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1.10 FCC Emission Limits

As explained in Section 1.9, in order to protect existing radio services from UWB interference, the FCC has assigned conservative emission masks between 3.1 GHz and 10.6 GHz for commercial UWB devices. The maximum allowed power spectral density for these devices—that is,–41.3 dBm/MHz, or 75 nW/MHz—places them at the same level as unintentional radiators (FCC Part 15 class) such as televisions and computer monitors. Based on the FCC regulations, UWB devices are classified into three major categories: communications, imaging, and vehicular radar.

1.10.1 Communications Devices

For communications devices, the FCC has assigned different emission limits for indoor and outdoor UWB devices. The spectral mask for outdoor devices is 10 dB lower than that for indoor devices, between 1.61 GHz and 3.1 GHz, as shown in Figures 1-15 and 1-16, respectively.

01fig15.gif

Figure 1-15 UWB emission limits for indoor communications systems. From E. Thomas, "Walk Don't Run: The First Step in Authorizing Ultra-Wideband Technology," IEEE Conference on Ultra Wideband Systems and Technologies (UWBST), May 2002. Copyright © 2002 IEEE. Used with permission.

01fig16.gif

Figure 1-16 UWB emission limits for outdoor handheld devices From E. Thomas, "Walk Don't Run: The First Step in Authorizing Ultra-Wideband Technology," IEEE Conference on Ultra Wideband Systems and Technologies (UWBST), May 2002. Copyright © 2002 IEEE. Used with permission.

According to FCC regulations, indoor UWB devices must consist of handheld equipment, and their activities should be restricted to peer-to-peer operations inside buildings.

The FCC's rule dictates that no fixed infrastructure can be used for UWB communications in outdoor environments. Therefore, outdoor UWB communications are restricted to handheld devices that can send information only to their associated receivers.

1.10.2 Imaging Devices

Figure 1-17 shows the FCC emission limit for UWB-based through-wall imaging devices. The operation of these devices is constrained to law enforcement and rescue teams.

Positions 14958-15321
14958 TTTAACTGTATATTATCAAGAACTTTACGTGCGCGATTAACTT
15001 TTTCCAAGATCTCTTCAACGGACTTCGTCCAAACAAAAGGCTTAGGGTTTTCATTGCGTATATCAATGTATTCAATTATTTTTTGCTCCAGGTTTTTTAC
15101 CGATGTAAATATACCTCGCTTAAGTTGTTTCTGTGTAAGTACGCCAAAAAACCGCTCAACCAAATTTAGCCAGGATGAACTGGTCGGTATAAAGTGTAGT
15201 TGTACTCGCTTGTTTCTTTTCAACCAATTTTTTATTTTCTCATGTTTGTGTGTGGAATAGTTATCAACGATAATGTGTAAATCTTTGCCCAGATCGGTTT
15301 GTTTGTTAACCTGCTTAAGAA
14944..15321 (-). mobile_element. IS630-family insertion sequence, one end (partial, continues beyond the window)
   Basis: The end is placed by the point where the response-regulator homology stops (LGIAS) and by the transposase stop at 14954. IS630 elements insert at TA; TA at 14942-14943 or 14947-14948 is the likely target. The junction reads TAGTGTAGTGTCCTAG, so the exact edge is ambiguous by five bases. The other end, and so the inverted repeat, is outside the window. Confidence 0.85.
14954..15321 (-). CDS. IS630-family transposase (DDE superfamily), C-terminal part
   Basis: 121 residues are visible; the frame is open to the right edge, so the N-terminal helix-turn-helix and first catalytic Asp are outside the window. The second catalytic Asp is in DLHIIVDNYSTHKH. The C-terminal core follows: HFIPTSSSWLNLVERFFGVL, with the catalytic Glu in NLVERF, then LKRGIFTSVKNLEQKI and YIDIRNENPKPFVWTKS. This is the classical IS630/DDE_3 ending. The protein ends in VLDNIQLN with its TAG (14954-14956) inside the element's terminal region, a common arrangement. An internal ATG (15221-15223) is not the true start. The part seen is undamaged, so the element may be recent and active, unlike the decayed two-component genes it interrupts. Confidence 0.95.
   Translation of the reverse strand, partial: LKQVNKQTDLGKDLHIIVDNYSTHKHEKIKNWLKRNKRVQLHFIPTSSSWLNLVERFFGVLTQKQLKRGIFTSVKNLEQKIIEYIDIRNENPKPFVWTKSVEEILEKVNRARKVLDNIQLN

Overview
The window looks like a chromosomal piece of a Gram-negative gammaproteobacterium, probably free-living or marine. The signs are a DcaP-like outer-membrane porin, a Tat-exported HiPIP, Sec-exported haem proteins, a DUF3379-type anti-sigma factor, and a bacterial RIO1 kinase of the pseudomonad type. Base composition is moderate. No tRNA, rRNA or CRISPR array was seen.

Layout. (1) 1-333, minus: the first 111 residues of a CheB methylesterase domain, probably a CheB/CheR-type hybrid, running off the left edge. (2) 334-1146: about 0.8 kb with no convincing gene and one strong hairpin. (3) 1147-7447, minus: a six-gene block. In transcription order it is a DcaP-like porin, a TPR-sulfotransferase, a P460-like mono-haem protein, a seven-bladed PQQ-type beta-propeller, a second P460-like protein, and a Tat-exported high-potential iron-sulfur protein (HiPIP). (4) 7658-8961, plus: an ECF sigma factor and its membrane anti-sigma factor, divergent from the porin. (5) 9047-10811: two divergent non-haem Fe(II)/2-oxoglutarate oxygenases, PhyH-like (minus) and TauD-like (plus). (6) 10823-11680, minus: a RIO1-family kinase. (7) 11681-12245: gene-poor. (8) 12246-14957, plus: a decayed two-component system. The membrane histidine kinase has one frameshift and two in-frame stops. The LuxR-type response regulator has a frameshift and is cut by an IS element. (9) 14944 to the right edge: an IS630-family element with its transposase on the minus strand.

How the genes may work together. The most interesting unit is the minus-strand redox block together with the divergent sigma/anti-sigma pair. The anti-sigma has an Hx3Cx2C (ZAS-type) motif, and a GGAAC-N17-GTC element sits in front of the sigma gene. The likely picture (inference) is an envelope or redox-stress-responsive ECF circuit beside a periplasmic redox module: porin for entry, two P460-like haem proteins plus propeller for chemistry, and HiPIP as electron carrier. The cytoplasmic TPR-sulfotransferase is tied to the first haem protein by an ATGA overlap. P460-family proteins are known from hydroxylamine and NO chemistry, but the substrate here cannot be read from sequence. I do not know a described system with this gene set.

01fig17.gif

Figure 1-17 UWB emission limits for through-wall imaging systems From E. Thomas, "Walk Don't Run: The First Step in Authorizing Ultra-Wideband Technology," IEEE Conference on Ultra Wideband Systems and Technologies (UWBST), May 2002. Copyright © 2002 IEEE. Used with permission.

1.10.3 Vehicular Radar Systems

Vehicular radar systems are allowed to emit –41.3 dBm/MHz only in the 22 GHz to 29 GHz frequency range. The center frequency of their signal should be higher than 24.075 GHz. These radar devices are allowed to be mounted on terrestrial transportation vehicles and can be activated either while the vehicles are moving or while they are stationary. Figure 1-18 shows the FCC emission limit for UWB-based vehicular radar systems.

01fig18.gif

Figure 1-18 Figure 1-18. UWB emission limits for vehicular radar systems From E. Thomas, "Walk Don't Run: The First Step in Authorizing Ultra-Wideband Technology," IEEE Conference on Ultra Wideband Systems and Technologies (UWBST), May 2002. Copyright © 2002 IEEE. Used with permission.

In general, the FCC ruling per application with Part 15 classification of –41.3 dBm for both outdoor and indoor operations can be summarized as shown in Table 1-3.

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